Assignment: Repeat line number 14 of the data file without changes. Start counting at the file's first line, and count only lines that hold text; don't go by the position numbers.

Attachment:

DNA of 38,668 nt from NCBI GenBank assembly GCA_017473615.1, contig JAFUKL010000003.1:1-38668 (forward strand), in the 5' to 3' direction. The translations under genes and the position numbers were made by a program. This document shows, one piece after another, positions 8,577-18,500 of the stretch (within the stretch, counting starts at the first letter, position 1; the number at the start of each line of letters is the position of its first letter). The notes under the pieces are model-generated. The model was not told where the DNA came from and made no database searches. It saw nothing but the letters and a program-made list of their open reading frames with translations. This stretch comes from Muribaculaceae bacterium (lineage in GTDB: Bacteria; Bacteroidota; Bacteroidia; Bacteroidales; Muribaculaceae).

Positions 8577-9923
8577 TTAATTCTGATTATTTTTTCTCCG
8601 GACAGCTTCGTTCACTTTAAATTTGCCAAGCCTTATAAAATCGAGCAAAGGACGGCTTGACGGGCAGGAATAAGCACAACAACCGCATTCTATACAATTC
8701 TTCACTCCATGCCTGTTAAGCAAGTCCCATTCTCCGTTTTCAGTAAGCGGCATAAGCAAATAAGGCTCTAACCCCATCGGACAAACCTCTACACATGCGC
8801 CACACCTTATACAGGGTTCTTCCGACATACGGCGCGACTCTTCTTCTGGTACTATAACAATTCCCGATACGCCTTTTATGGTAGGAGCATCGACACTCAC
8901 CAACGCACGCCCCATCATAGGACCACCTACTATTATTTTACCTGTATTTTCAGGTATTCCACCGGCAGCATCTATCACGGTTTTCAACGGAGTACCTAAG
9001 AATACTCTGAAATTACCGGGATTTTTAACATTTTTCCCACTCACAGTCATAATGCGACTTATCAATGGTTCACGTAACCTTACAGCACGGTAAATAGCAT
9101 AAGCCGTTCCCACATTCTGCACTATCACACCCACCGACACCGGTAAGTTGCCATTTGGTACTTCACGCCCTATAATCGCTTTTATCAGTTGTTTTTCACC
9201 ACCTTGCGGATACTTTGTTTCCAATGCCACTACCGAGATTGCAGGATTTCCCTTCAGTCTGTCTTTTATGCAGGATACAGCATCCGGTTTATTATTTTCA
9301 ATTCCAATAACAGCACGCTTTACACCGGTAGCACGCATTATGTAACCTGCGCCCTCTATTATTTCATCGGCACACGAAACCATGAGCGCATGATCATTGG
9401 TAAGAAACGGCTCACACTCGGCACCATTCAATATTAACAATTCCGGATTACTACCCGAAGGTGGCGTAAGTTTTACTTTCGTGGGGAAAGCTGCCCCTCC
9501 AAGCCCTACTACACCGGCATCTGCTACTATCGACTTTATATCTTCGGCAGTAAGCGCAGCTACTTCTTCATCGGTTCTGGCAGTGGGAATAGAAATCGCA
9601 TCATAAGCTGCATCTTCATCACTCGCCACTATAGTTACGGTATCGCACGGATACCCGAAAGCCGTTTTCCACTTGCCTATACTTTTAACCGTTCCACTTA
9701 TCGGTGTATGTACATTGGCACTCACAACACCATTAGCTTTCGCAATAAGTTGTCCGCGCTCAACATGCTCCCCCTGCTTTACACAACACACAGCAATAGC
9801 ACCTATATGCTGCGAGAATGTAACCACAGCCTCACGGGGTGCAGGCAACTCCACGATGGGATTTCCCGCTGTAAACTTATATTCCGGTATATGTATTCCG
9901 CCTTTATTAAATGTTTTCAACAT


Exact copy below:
9601 TCATAAGCTGCATCTTCATCACTCGCCACTATAGTTACGGTATCGCACGGATACCCGAAAGCCGTTTTCCACTTGCCTATACTTTTAACCGTTCCACTTA